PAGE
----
In our case, as dental CPAs, we have designed reports that illustrate how certain expenses are directly related to the production of dentistry and how other expenses in a dental practice will be there regardless of whether the dentist sees 1 patient or 100. We have also been able to design tools for our clients to allow them to easily understand the difference between “profit” and “cash flow.”
If you could suggest a role model for a new accountant, who would it be and why?
I can’t think of any specific role models for new accountants. I would just stress the need to be able to adapt to new technology, stay current with changes in tax law and changes in accounting rules, and be creative when approaching your clients’ problems. One of our founding partners told me early on in my career, “Clients don’t pay us to put numbers on paper or in computer programs; they pay us to come up with solutions to their unique problems.”
As an accomplished author of a blog related to accounting, what advice would you offer to the new accountant concerning the role of social media in their profession?
That’s simple. Be able to back up what you say with facts. If you are going to put something in a blog or Tweet you need to research it to make sure it is true and makes it understandable for the layman. Also, keep your political views out of any conversation on legislation and how it affects your clients. Save political rants for family gatherings. Also be aware of how you write using social media since unlike an actual face to face conversation, it’s hard to determine someone’s “tone” from an e-mail or Tweet.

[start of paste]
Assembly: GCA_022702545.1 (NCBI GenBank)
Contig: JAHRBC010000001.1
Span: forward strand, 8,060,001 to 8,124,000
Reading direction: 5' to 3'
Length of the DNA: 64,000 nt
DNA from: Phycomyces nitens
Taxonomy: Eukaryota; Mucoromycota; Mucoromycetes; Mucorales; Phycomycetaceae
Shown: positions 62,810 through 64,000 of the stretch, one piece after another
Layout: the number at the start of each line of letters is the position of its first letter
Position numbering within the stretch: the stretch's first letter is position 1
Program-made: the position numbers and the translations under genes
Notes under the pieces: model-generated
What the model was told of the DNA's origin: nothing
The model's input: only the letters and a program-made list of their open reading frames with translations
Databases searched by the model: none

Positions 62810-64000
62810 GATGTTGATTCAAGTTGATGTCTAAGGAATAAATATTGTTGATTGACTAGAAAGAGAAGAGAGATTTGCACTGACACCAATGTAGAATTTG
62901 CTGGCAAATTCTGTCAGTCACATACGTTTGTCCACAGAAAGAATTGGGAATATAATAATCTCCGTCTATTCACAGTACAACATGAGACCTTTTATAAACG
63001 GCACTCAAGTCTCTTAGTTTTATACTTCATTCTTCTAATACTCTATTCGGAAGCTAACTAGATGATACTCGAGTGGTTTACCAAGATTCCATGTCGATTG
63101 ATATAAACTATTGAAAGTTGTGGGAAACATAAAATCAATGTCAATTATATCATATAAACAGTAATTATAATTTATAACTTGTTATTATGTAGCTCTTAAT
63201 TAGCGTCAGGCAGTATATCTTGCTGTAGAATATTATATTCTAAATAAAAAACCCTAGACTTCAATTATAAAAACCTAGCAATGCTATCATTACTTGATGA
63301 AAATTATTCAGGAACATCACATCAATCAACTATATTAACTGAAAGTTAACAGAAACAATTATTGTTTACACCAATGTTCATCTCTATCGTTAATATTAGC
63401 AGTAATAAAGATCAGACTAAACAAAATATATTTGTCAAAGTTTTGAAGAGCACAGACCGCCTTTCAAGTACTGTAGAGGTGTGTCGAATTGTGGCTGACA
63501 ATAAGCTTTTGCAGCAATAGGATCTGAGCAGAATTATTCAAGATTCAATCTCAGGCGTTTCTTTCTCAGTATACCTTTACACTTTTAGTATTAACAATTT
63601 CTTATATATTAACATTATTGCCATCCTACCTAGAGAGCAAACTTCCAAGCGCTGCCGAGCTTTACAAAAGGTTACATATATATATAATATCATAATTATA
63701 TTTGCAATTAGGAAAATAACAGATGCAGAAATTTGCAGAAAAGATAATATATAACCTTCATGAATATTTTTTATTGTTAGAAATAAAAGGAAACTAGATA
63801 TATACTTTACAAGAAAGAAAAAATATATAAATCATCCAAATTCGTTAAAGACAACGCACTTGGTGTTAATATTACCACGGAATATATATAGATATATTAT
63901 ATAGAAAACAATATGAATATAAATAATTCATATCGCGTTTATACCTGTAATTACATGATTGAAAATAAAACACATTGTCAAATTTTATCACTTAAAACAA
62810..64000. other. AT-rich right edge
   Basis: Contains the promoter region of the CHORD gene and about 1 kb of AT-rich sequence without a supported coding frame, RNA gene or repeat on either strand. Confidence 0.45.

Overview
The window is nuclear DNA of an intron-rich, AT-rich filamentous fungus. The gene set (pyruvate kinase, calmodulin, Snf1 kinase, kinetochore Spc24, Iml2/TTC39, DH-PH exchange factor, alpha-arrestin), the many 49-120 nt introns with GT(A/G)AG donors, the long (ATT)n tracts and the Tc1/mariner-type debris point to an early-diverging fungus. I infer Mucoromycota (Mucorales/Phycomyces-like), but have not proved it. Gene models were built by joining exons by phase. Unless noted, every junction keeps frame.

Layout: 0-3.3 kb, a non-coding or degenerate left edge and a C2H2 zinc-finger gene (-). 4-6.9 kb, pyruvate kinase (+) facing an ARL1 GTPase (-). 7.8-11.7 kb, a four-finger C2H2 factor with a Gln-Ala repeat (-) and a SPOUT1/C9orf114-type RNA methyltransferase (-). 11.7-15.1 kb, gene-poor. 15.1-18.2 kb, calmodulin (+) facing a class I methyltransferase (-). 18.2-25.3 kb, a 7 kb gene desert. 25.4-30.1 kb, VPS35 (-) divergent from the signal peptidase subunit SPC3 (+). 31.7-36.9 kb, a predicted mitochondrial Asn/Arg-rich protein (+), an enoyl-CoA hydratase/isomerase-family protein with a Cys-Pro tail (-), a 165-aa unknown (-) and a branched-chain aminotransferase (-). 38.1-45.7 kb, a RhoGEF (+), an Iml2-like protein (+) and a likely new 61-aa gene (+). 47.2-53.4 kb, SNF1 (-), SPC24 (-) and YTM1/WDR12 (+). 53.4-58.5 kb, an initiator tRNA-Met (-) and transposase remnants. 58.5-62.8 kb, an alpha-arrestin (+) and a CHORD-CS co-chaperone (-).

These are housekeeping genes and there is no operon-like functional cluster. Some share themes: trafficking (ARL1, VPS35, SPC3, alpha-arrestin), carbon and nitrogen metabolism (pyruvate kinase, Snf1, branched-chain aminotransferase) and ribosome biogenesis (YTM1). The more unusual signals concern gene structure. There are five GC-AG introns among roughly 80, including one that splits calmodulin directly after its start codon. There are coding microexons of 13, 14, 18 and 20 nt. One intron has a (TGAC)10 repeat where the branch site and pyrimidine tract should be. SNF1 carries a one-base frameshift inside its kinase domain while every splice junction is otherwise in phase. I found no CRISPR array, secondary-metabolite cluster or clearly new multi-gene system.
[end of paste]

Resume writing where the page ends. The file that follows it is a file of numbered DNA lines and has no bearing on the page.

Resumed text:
This is the last question and time for the inner accountant in you to break free. What is the key strength you bring to your career and how would you advise new accountants to mine their own strengths to further their careers.
I think the key strength I bring to my career is my work ethic. I don’t see that in many recent college graduates. Many of new hires want to work 9-5 Monday through Friday. Accounting in general, and public accounting in particular, have no set hours so you need to be prepared to put in the time necessary to get the job done (including evenings and weekends). While technology has made working the field of accounting a little more flexible, there are still times you need to be available. You also need to be responsive to your clients. I am amazed at the number of clients who thank me just for returning a phone call. While our jobs may not be as critical as an ER doctor, it is still important to let your clients know you are working for them and are being proactive on their behalf.
We wish to thank Lance Jacob for digging deep into his background and providing answers to the actual questions that the new professionals face as they enter the field. Jacob’s long career is a wonderful repository of information. You can visit the Dental CPA Blog to read his articles on accounting topics and connect with him on LinkedIn.